This iteration is the seventh, one after The Landing at Marseilles 3rd November 1600. This breathtaking set of paintings marks one of the highlights of this artist's entire career and is truly deserving of the prominence that it is afforded in the world-famous Parisien gallery.
The first meeting of Marie and Henry is highly significant for the simple fact that they have already agreed to marriage. Typical of Rubens, this scene merges reality with mythology, essentially promoting the two figures to Roman gods - Juno and Jupiter. This would feed into the egos of the ruling powers, attempting to amend history through depicting them in this way. Whilst they remain seen by us as mere mortals, the artworks produced of them are breathtaking and one of the highlights in the Louvre, even considering the exceptional collection that it possesses.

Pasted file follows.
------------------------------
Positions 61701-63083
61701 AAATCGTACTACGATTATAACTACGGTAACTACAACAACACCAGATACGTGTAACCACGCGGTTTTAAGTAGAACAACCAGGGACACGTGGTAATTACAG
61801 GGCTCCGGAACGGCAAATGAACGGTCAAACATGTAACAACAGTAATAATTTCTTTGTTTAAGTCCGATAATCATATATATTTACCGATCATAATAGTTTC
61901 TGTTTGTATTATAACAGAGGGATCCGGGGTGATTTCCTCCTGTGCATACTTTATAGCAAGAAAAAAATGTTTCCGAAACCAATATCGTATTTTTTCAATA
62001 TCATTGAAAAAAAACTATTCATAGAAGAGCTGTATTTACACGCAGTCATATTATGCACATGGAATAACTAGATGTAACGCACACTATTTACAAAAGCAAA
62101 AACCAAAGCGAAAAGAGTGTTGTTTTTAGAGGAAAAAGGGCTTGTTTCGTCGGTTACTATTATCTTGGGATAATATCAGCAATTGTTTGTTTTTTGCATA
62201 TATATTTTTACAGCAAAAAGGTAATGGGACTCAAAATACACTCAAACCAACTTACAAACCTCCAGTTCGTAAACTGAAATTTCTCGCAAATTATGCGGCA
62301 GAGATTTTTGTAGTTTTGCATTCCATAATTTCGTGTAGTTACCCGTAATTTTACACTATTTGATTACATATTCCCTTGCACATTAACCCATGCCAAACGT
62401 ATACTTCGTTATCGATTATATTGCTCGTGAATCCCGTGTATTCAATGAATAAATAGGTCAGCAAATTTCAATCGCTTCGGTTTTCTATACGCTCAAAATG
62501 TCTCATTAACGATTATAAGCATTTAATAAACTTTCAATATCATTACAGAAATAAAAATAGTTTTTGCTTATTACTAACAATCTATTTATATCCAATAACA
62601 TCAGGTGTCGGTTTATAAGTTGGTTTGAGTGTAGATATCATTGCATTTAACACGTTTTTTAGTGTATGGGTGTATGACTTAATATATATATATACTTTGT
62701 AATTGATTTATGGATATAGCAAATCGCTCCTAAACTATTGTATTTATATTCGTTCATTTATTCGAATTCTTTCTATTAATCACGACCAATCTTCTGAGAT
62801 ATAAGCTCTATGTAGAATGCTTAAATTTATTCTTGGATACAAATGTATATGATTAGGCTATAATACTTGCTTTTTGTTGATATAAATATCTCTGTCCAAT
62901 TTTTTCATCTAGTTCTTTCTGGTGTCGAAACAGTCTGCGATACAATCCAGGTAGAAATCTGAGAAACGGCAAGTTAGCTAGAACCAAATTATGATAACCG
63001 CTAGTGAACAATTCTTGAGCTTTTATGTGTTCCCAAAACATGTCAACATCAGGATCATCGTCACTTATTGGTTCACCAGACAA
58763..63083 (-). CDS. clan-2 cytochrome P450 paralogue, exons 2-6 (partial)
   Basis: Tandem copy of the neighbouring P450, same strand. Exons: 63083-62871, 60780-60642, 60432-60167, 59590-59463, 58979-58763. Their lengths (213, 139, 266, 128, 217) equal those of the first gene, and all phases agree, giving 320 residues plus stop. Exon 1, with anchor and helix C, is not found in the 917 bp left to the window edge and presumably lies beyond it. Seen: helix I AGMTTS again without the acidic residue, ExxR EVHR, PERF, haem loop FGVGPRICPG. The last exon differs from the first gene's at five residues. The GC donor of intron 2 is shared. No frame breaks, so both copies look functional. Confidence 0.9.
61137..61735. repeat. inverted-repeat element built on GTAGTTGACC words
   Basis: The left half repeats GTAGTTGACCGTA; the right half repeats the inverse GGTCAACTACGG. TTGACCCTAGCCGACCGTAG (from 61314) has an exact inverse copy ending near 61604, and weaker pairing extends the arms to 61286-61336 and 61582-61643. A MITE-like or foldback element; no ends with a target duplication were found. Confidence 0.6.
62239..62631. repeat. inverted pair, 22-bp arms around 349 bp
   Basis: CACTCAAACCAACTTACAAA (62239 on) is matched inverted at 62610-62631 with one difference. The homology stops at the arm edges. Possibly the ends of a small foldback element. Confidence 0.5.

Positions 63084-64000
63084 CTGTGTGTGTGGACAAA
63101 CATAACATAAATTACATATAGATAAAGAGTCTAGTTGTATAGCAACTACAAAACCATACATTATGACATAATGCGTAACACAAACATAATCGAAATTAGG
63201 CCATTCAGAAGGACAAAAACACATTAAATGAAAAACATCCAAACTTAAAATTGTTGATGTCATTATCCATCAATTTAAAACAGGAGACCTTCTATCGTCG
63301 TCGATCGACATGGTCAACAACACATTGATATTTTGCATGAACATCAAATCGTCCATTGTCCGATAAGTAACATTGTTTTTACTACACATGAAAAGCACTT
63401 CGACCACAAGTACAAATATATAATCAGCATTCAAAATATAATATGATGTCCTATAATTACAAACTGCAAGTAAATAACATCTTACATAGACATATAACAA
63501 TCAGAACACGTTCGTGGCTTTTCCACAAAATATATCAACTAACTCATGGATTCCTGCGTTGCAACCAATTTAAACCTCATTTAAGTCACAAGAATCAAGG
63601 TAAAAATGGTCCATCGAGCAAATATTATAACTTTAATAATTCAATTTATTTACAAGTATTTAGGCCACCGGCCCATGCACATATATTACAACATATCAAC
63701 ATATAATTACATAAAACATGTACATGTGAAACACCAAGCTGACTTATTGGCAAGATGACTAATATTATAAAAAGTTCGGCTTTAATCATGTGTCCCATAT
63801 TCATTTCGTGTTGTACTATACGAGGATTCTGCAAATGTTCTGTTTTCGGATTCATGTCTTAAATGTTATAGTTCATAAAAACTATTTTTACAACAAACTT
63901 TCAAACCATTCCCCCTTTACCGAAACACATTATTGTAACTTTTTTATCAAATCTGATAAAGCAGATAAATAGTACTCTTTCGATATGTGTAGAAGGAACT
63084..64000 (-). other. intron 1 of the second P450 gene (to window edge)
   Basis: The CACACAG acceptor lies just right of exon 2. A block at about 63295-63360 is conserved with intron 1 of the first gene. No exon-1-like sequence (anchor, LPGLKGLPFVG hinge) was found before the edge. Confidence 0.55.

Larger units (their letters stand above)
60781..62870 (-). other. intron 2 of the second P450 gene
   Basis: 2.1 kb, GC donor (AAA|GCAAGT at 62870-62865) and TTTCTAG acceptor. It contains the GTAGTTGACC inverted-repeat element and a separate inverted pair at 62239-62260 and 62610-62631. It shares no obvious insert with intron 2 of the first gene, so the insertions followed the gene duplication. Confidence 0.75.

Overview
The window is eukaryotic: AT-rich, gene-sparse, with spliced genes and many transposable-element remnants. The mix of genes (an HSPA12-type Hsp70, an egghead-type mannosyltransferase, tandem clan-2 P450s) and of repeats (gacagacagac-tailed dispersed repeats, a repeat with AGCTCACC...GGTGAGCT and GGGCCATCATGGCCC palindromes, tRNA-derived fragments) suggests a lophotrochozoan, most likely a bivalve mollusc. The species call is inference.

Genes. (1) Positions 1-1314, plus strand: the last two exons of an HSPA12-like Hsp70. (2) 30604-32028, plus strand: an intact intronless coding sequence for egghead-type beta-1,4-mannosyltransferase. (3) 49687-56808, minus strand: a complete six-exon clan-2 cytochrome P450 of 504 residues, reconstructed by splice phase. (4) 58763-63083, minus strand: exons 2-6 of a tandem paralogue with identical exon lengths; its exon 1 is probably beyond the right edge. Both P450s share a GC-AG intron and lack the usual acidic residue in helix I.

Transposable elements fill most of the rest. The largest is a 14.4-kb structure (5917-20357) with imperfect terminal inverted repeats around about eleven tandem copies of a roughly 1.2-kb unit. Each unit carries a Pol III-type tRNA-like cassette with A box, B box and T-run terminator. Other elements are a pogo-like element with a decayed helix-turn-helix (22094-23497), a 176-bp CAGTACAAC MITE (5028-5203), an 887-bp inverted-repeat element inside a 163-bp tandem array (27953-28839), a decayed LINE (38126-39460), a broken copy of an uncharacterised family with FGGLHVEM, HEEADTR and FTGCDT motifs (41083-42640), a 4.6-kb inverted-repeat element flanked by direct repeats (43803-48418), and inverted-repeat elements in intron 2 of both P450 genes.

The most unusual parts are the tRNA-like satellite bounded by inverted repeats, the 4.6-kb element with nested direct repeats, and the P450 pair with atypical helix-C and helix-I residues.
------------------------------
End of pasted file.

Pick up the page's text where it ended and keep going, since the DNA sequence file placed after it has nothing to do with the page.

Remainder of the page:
The Greek icon of Juno is characterised by her accompanying peacocks and a chariot. Whilst Jupiter represents Henry with the display of menacing thunderbolts right from his hand plus also the inclusion of an eagle. They hold hands to symbolise their marriage and they look longingly into each other's eyes, suggesting a successful and welcome bond between these two important figures. The celebration is underlined by a rainbow that rises in the top of the painting, a feature that Rubens used on several occassions and in this case almost serves as a type of fireworks display, reaching to the stars in a spirit of festival celebration.